GAO’s reports and testimonies give Congress, federal agencies, and the public timely, fact-based, non-partisan information that can improve government operations and save taxpayers billions of dollars.
As the lead federal agency for maritime homeland security within the Department of Homeland Security, the Coast Guard is facing extraordinary, heightened responsibilities to protect America's ports, waterways, and waterside facilities from terrorist attacks.
No large U.S.-flagged cruise ships (ships registered in the U.S. that are U.S.-built, U.S.-owned, and U.S. crewed) are in operation. Foreignflagged vessels cruising to foreign ports serve most of the U.S. demand for cruises. However, Norwegian Cruise Line (NCL) recently obtained an exemption from U.
After the events of September 11, 2001, concerns were raised over the security of U.S. ports and waterways. In response to the concerns over port security, Congress passed the Maritime Transportation Security Act in November 2002.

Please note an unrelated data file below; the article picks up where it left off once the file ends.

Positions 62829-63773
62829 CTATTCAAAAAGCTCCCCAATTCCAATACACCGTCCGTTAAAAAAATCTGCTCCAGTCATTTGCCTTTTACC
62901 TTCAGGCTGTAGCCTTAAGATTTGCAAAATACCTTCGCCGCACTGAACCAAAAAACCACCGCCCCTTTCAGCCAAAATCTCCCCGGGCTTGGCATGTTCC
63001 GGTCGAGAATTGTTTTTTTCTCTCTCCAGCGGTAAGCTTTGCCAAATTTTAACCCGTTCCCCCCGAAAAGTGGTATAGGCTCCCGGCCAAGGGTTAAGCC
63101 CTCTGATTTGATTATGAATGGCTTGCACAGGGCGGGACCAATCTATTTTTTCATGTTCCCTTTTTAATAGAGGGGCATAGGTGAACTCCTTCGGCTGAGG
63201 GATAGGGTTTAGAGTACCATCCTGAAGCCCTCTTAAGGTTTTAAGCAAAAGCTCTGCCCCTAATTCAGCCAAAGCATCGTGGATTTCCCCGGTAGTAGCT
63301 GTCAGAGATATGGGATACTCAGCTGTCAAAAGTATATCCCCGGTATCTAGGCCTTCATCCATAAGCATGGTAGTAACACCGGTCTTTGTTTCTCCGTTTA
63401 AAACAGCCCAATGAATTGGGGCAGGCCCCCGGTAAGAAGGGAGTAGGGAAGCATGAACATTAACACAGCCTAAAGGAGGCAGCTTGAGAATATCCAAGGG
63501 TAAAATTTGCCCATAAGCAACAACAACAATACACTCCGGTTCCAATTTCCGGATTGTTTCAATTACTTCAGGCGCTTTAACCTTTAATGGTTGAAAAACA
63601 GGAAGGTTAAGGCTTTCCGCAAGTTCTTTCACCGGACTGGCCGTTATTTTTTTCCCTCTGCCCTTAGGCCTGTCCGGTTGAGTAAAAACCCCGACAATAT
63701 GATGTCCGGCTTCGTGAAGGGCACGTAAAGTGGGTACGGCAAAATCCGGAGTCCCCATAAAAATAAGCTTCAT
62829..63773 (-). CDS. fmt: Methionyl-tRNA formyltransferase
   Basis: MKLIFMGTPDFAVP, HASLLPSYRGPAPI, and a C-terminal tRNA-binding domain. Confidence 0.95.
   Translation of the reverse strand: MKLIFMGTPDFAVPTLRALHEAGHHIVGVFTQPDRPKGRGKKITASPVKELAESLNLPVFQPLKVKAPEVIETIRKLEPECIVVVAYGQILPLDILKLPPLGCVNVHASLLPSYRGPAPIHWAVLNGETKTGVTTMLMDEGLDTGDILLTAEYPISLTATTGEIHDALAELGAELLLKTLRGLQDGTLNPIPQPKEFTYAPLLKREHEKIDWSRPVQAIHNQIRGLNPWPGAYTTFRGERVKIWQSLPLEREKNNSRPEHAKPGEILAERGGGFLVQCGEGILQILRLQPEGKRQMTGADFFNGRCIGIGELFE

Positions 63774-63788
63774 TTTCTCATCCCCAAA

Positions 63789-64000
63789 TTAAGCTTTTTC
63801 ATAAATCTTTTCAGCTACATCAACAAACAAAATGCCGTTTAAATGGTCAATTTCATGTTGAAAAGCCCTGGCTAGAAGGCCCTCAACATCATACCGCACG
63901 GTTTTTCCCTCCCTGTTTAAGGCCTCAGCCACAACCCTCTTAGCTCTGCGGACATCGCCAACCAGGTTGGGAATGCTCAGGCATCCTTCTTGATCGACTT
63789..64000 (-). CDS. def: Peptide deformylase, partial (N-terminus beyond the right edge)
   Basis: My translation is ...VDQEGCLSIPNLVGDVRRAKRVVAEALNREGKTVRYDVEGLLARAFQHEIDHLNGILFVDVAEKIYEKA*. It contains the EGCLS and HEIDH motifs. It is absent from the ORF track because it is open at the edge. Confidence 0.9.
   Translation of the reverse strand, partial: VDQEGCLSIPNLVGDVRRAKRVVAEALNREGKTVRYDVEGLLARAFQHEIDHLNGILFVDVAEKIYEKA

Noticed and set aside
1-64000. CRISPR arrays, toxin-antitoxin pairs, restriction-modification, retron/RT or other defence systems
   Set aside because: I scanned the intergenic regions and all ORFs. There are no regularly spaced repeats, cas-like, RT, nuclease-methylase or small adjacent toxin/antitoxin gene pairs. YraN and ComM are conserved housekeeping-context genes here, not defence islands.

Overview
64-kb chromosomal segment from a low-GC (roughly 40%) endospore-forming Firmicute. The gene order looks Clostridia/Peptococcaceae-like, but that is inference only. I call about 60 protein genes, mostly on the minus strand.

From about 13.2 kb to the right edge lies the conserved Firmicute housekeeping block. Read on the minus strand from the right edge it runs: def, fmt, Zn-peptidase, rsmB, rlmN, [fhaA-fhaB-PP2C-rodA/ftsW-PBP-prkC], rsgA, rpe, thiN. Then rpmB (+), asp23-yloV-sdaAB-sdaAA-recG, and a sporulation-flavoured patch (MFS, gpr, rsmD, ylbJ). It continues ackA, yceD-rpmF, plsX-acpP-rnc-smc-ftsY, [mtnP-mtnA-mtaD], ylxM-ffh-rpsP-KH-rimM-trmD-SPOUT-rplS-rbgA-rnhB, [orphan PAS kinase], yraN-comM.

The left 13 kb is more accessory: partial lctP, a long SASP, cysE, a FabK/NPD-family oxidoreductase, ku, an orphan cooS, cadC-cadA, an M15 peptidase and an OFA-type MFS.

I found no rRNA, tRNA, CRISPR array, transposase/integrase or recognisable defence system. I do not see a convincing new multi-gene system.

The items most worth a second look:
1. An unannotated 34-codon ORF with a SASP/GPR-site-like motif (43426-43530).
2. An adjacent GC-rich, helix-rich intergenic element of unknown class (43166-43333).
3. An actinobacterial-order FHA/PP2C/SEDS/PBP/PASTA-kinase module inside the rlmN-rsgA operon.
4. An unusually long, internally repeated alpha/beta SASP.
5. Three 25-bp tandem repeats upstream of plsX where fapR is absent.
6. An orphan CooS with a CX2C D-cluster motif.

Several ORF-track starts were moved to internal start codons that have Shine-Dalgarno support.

Constructing, improving, and repairing roads is fundamental to meeting the nation's mobility needs. The Federal Highway Administration (FHWA) supplies most of the money (about $20 billion in fiscal year 2003), and state departments of transportation are primarily responsible for completing projects.
The Coast Guard is one of 22 agencies being placed in the new Department of Homeland Security (DHS). With its key roles in the nation's ports, waterways, and coastlines, the Coast Guard is an important part of enhanced homeland security efforts.
The Department of Transportation (DOT) faces critical challenges in achieving its goals of ensuring the safe and efficient movement of people and goods and in making cost-effective investments in the nation's transportation infrastructure.